Thursday, December 02, 2004

Rove Unleashed

Here's what to expect over the next four years of Bush's reign, from the horse's mouth:

For now, Rove's goals are at once more immediate and more lofty: to design a legislative and philosophical agenda that will lead to further GOP gains, and beyond that to a political dominance that could last for decades, as FDR's New Deal did. The core principles are clear to anyone who listened to a Bush stump speech. They are drawn from a well of conservative (and, in the 19th-century sense, "liberal") dogma: that only free-market democracies respectful of traditional moral values can bring us a planet of fulfilled citizens secure from terror. In fact, Rove's formulation is a new hybrid, willing to use big government in the service of markets and morality. Asked to name Bush's biggest accomplishment thus far, Rove replied in a flash: "His clear-eyed explanation of how to win the war on terrorism. It was the defining moment of our time." In other words, the Architect plans to be fully engaged in formulating foreign policy--and, while he isn't thought of as a leading neocon, his views are squarely within that camp.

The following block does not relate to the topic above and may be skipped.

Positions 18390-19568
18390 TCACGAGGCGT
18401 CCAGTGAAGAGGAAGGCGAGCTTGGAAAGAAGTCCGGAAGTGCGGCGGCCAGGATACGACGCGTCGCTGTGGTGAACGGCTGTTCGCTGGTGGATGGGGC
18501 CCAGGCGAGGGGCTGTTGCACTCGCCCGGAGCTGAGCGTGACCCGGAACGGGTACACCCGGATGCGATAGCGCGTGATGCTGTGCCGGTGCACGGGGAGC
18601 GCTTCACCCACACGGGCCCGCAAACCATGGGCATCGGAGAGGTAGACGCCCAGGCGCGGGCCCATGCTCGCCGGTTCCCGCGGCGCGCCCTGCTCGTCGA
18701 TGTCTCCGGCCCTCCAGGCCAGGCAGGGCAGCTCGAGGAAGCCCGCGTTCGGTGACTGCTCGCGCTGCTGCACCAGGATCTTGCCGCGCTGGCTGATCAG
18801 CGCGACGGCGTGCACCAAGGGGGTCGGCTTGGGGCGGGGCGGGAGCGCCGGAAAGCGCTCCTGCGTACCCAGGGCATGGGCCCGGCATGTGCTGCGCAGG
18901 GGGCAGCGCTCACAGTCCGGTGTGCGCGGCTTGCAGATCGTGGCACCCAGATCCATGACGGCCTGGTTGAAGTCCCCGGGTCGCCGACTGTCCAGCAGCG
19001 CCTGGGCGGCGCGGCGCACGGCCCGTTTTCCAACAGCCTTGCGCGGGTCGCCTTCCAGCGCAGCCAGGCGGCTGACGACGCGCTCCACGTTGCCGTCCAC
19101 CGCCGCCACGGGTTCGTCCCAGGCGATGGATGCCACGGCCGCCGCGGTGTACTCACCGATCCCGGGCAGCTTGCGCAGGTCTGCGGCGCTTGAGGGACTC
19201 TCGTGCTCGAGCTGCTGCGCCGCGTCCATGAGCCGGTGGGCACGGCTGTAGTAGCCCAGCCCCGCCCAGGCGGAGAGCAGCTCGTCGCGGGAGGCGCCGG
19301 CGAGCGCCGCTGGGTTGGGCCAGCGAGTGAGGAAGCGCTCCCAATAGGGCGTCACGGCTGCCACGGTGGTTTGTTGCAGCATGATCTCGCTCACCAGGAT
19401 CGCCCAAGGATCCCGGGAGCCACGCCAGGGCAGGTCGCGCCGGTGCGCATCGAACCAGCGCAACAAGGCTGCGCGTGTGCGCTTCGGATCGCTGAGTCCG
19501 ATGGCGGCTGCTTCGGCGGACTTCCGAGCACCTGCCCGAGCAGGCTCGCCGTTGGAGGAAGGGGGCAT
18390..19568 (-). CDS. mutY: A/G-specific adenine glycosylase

On domestic policy, Rove has a theme at the ready: "the ownership society" he says the president wants to build. It's a bland phrase, but the ideas behind it are hardly status quo. One is to consider abolishing the income-tax system, replacing "progressive" (meaning graduated) rates with a flat tax or even a national sales tax or value-added tax. Another is to rechannel massive flows of tax money from Social Security to private savings accounts and into expanded medical savings accounts. Yet another is a crusade Bush and Rove have been pursuing since Texas: a national cap on damage awards in lawsuits.

In all cases, Rove wants to force Democrats to defend taxes and lawyers. Trained in the ways of direct-mail targeting, he doesn't want to seduce the whole country, just an expanded version of what he's already got. He's aiming at fast-growing exurban areas, where small-business entrepreneurs--mostly Gen-Xers--tend to distrust the New Deal paradigm of government. "We want to pay increased attention to those vibrant small-business climates," says Rove.

And it is in these places, where suburbs meet what's left of the countryside, that the GOP's conservative stands on social issues are welcome even (perhaps even especially) among younger families searching for stability and reassurance in a world of Darwinian economics. In the next term, Rove said, Bush will push--hard--for a constitutional amendment to define marriage as a union of man and woman, and for "strict constructionist" judges. "Voters like the president because he doesn't blink and he doesn't waver," says Rove, "and he isn't going to start. He says he values life, and he means it." The cold calculus: force Democrats to defend gay rights and unfettered access to abortion.
(via daily kos)